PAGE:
The characteristic Creole bread pudding soufflé, served with a warm whiskey sauce, is light and airy. I expected this to be more reminiscent of bread pudding; it was more soufflé, however. The waiter pokes a hole in the center of the soufflé and adds the sauce at the table. Schedule this treat as it takes 20 minutes to cook.

Pro tip: The jazz style was second-line jazz with songs like “You Are My Sunshine”. Be ready to take part!

Hummus at Shaya, a restaurant in New Orleans.
Hummus at Shaya (Photo: Amy Piper)

3. Shaya

Set amid a foodie scene that emphasizes local seafood with French, Cajun, and Creole influences, Shaya stands out if you want something a little different. Shaya offers innovative Middle Eastern Mediterranean cuisine with a southern twist. The light and airy furnishings create an upscale yet informal atmosphere. It also has a terrace for al fresco dining.

In the far corner of the blue and white room is the star of the show, the blue-tiled wood-burning stove. I love the puffy flatbreads that the staff bakes to order. It arrives warm at your table. Paired with hummus, the pita was a challenge to stop eating, but should save space for your starter. While Shaya offers a variety of hummus, from cauliflower with caramelized onion and coriander to delicata squash with brown sage butter and pecans, I enjoyed the traditional variety with tahini, extra virgin olive oil, and Aleppo peppers.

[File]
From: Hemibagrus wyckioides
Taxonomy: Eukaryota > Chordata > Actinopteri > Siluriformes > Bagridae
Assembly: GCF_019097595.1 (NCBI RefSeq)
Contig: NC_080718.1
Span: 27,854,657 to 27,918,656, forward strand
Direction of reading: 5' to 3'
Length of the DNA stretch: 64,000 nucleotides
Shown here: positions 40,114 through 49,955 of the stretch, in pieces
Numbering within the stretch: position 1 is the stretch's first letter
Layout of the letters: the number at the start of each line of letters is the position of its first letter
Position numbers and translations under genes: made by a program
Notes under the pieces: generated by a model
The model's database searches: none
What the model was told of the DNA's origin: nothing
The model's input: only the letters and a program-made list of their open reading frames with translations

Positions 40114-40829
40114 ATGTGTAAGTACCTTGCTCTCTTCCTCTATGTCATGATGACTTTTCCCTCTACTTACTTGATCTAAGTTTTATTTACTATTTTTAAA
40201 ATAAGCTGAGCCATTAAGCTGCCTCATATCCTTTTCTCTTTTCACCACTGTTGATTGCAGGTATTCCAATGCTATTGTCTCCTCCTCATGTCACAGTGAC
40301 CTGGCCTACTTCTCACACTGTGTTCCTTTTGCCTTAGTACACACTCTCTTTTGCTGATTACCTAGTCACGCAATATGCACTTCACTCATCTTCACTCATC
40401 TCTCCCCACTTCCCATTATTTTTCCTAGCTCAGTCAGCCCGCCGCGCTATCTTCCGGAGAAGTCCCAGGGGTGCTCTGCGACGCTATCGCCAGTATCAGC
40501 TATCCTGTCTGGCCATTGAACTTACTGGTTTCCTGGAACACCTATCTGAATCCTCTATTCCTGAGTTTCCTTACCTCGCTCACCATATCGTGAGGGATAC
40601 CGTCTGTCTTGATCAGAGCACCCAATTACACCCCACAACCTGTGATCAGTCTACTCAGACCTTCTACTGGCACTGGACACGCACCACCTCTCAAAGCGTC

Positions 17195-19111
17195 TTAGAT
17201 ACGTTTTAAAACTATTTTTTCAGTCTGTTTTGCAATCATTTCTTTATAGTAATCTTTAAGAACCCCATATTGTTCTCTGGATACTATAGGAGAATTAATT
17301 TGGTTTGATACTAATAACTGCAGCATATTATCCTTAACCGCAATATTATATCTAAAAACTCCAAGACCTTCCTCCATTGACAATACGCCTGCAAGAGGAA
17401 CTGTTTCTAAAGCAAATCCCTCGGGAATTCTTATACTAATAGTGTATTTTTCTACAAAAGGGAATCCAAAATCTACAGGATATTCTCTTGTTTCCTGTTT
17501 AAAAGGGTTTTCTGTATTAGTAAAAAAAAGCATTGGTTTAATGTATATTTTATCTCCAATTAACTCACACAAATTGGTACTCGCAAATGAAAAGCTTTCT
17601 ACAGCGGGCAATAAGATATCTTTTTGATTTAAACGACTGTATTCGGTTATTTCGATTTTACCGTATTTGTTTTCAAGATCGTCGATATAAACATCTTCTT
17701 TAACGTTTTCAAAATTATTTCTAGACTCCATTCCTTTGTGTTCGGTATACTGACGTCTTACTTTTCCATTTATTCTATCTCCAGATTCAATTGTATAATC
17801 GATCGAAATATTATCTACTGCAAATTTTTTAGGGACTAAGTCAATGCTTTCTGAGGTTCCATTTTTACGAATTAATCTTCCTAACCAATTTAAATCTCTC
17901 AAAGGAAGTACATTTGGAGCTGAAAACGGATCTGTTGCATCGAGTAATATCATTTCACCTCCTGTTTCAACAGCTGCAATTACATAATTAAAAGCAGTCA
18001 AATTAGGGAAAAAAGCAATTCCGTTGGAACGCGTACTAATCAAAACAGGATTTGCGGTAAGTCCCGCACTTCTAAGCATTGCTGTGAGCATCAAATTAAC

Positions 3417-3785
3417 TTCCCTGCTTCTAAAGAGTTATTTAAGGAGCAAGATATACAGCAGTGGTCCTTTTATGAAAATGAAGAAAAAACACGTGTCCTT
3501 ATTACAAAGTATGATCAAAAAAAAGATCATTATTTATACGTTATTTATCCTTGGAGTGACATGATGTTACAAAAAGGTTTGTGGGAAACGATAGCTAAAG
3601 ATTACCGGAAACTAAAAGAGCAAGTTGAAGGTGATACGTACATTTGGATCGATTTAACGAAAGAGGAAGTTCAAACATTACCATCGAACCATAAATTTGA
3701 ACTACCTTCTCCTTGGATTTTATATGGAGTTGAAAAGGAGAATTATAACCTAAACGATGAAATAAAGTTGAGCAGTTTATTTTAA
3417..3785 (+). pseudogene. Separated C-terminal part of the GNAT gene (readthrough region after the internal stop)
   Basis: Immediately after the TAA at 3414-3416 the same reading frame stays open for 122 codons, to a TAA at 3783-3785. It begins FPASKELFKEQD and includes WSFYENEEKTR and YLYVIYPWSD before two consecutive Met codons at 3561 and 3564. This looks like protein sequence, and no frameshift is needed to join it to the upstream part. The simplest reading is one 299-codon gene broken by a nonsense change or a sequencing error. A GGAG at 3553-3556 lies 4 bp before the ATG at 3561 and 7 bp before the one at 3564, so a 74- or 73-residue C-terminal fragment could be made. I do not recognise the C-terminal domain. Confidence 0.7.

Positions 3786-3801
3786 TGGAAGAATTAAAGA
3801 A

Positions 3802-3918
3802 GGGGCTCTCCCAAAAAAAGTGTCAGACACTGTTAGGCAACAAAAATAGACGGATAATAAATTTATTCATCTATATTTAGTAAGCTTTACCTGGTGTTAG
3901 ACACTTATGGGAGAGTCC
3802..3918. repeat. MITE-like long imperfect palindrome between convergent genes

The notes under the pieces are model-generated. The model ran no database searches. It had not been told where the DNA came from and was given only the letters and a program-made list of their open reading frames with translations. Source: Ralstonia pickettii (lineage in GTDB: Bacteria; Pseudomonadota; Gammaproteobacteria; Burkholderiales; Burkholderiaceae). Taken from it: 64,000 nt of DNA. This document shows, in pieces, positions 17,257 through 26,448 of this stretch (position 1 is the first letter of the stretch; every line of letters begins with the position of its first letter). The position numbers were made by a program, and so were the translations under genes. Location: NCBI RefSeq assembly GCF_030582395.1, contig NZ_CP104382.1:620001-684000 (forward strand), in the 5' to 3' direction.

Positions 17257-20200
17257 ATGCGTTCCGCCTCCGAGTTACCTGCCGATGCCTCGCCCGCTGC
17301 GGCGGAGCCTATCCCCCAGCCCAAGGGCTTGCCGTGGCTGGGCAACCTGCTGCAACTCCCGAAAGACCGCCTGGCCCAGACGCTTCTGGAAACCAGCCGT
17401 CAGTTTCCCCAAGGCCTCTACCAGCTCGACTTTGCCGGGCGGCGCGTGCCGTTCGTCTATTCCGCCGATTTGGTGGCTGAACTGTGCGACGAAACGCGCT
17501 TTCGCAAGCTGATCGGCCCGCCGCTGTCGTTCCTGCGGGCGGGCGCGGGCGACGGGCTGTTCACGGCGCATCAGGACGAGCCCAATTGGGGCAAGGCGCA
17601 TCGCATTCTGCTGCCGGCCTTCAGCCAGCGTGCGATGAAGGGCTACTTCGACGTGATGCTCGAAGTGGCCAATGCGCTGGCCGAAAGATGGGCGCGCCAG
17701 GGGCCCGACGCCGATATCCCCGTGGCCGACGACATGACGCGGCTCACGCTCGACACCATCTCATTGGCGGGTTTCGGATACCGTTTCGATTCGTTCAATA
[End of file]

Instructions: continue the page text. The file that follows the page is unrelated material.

Pro tip: I suggest making reservations online.

4. Café du Monde

Located in the French Market on Decatur Street, Café du Monde has been around since 1862. Today, Café du Monde is an icon in New Orleans. Its green and white striped awning protects against the elements, as food is only served outdoors. Open 24 hours a day, whenever you have an appetite for these light and airy pillows of sweetness, you don’t have to curb that craving. Its trademarks are beignets and café au lait. Beignets are square donuts that have no holes and are heavily sprinkled with powdered sugar. They mix half chicory coffee and half hot milk to create the café au lait.

Pro tip: If the queue is long for a table, you can go to the takeaway window and grab your café au lait and beignets to take away. You can find benches in Jackson Square or climb the stairs next door and take a bench along the elevation to take in the view.

5. Oceana Grill